Tens of thousands of Tunisians have lost their jobs in a worsening economic crisis exacerbated by efforts to stem rising cases of novel coronavirus, a key employers’ federation has warned.
“The first wave of the epidemic (March to June) resulted in the loss of 165,000 jobs,” Bechir Boujday, a member of the board of the employers’ federation UTICA, told AFP Friday night.
A decade on from a revolution that toppled the old regime, leaders are struggling to meet the expectations of the people, who complain they have seen little increase in living standards.
Unemployment rose three points to 18 percent, with predictions it could be over 20 percent by the end of the year, according to a joint study by the government and the United Nations.
Nearly a third of small to medium sized businesses are “threatened with bankruptcy”, Boujday said.
Tunisia, which was already battling high unemployment before the start of the pandemic, has seen a record shrinking of its economy.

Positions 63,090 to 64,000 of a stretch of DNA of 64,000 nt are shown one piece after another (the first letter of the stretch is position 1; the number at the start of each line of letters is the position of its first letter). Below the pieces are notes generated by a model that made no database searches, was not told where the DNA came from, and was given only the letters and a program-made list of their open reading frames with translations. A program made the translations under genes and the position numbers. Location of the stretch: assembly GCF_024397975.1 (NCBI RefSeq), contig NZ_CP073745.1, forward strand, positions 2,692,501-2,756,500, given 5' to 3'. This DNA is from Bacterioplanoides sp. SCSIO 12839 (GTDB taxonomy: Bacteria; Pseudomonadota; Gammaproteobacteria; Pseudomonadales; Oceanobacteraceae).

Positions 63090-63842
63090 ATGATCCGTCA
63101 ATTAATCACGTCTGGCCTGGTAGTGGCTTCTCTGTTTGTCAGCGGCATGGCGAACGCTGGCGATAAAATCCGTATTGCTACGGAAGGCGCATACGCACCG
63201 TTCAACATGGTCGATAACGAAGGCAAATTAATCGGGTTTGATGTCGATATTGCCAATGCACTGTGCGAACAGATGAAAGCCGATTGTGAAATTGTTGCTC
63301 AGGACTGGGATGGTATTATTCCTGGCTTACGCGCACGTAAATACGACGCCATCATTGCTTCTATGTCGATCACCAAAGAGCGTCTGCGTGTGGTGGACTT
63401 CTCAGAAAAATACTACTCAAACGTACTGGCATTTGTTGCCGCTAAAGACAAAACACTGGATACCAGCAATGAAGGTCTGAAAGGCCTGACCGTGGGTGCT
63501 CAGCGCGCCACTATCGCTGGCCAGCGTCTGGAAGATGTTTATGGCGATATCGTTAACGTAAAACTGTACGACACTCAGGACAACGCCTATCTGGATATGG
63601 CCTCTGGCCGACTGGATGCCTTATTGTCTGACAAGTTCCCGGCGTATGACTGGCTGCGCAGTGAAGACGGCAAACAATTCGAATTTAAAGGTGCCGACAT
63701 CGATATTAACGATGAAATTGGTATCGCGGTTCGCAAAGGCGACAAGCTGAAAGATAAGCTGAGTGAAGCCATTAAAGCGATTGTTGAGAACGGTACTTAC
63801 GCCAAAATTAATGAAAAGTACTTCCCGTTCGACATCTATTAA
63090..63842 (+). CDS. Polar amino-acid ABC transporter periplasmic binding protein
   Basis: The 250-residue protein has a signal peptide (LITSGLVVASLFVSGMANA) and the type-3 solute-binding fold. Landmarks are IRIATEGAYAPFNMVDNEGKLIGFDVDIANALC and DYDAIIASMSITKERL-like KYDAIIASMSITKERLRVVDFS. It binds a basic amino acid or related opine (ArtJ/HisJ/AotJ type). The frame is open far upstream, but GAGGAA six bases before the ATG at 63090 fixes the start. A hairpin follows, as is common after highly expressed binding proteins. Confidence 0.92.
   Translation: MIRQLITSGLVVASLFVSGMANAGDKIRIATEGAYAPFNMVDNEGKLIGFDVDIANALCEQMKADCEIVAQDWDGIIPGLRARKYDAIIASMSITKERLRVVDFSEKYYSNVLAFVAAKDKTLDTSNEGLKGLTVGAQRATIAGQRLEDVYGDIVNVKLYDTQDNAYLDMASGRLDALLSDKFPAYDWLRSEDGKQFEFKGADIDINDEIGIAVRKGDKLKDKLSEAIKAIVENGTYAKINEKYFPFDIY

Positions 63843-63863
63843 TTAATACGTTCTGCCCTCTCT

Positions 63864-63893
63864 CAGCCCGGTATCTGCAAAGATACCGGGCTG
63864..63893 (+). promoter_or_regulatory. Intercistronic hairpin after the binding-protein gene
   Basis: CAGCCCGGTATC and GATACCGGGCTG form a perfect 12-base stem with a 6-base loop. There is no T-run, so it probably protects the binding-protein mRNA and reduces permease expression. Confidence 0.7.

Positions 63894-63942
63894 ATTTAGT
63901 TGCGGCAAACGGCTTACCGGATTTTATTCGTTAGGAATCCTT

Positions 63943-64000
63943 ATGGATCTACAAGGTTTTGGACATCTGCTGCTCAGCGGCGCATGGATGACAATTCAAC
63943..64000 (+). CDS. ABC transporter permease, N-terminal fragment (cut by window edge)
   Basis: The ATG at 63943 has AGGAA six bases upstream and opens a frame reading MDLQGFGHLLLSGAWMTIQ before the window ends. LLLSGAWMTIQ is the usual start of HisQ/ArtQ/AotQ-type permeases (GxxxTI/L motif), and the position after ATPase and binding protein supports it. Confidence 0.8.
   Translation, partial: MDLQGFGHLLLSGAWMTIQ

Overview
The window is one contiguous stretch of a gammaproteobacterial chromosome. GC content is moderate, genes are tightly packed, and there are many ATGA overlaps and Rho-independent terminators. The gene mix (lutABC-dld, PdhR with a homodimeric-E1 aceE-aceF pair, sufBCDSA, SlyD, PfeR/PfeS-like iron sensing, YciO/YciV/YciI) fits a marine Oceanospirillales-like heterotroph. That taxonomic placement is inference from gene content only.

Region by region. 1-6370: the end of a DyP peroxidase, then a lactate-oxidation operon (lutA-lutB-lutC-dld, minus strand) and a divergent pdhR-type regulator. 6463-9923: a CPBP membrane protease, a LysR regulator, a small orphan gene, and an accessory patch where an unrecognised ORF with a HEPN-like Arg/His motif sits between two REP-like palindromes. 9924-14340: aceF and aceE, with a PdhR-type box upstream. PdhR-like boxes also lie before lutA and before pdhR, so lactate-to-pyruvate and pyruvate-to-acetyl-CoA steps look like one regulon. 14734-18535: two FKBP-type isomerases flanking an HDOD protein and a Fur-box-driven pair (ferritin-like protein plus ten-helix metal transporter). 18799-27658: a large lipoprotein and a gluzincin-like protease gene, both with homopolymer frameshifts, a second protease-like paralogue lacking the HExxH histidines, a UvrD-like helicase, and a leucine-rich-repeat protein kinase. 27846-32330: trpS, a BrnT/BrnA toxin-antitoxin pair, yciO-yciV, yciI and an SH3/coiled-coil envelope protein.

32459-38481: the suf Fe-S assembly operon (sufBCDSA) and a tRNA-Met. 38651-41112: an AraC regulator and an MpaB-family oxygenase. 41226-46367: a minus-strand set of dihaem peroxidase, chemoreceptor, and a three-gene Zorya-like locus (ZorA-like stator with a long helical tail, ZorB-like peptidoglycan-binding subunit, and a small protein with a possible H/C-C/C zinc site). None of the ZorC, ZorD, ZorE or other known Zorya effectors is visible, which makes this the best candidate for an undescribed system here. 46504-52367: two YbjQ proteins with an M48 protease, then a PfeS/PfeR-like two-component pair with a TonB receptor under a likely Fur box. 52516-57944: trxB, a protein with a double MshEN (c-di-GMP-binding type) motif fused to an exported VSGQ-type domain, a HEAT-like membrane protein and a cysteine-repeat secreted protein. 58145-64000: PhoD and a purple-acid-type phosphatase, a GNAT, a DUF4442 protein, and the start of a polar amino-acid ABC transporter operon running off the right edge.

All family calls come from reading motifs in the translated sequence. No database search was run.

GDP was cut by 21.6 percent in the second quarter of 2020, an “unprecedented contraction of economic activity,” the National Institute of Statistics said.
The key tourist industry has all but collapsed, with tourism income plunging 60 percent and swathes of hotels likely to close permanently, officials said last month.
Last month parliament approved a new technocratic government tasked with tackling deep social and economic woes in the North African country.
Tunisia, with a population of around 11 million, has recorded over 400 deaths from the novel coronavirus out of nearly 27,000 cases.
Earlier this month, authorities warned that hospitals were struggling to cope with an influx of Covid-19 patients.
A nighttime curfew around the capital Tunis began Thursday for 15 days.